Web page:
Runners who raise money for charity by participating in marathons need to recruit sponsors at least four months before they race, secure commitments from 30 to 40 sponsoring donors, and ask donors for contributions in the $100 to $125 range, according to a new study.
FirstGiving, an online fund-raising tool, analyzed 907 Boston Marathon runners who used its peer-to-peer Web platform to raise more than $2.6-million for 114 charities. The study found that 73 percent of the money raised by these Boston Marathon runners was collected online.
“We wanted to figure out what set marathon fund raisers apart,” says Debra Askanase, author of the study and community engagement manager for FirstGiving, in Boston. Based on the study, she offers the following tips for those who want to use events for peer-to-peer fund-raising efforts:
Ask for higher amounts. The Boston Marathon runners collected the majority of their money from donors who gave $25 to $75 or $100 to $150. But the most successful of those fund-raising runners—those who brought in more than $7,500—generated twice the number of donations in the $100 to $125 range than their peers. “If you ask for higher amounts, they will give it,” Ms. Askanase says. “Don’t ask for $25. Ask for $100. You very likely could get it.” The average online donation was $75.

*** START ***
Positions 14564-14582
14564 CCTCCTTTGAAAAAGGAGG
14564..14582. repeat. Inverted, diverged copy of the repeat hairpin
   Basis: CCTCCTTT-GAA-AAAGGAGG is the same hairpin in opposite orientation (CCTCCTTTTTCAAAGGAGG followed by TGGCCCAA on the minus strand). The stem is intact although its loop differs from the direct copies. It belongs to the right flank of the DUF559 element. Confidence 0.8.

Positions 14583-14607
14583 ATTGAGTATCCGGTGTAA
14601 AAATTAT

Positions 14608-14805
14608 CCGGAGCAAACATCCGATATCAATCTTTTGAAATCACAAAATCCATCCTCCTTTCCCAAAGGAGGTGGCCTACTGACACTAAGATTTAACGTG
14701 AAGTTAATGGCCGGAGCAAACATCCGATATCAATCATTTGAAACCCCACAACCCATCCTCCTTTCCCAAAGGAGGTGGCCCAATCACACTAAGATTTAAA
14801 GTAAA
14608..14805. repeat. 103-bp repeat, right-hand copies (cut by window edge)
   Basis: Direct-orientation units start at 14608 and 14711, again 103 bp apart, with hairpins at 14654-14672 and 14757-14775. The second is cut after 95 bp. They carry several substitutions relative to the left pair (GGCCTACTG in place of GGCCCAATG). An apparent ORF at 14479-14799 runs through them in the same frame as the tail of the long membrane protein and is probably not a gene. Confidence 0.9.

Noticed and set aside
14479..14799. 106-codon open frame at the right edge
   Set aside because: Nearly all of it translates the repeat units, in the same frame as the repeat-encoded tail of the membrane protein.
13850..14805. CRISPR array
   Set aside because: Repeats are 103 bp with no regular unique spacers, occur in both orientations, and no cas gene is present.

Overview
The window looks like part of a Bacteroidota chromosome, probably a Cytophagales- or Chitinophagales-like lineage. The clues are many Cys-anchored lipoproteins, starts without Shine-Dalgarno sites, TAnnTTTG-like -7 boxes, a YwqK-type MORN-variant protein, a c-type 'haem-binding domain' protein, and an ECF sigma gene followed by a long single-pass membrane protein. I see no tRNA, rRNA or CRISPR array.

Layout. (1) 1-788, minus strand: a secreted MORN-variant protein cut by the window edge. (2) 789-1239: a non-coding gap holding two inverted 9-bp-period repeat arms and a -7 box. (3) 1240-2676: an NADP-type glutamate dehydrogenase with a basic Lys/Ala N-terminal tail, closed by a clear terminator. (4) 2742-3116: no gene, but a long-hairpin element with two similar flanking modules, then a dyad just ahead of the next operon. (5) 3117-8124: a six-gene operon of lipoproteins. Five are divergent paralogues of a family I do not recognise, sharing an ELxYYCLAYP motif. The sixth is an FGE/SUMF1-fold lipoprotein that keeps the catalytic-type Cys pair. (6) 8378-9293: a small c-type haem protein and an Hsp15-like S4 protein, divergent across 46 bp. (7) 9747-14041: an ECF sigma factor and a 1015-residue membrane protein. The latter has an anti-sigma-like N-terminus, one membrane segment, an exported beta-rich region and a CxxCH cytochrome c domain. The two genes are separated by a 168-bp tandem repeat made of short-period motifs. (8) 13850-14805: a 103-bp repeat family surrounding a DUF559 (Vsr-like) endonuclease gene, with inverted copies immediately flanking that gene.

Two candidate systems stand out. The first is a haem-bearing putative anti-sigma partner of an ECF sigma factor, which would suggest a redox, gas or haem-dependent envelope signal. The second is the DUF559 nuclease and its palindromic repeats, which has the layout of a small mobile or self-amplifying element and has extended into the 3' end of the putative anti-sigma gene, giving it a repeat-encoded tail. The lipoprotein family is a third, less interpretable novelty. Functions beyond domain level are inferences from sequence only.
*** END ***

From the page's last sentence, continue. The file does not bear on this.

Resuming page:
Start early. Runners who started raising money seven to nine months before the marathon raised higher amounts, on average, but more than 90 percent of donations came in during the four months before the marathon. Ms. Askanase recommends that runners ask their close friends and families for support first, since they’re more likely to give and donate higher amounts. Those gifts can then be used to motivate others.
Hit your benchmark. To raise $3,250, the minimum requirement for the Boston Marathon, runners needed to obtain contributions from 36 to 40 donors, on average. “If you want to raise this much money, this is how many donations you need to get,” Ms. Askanase says.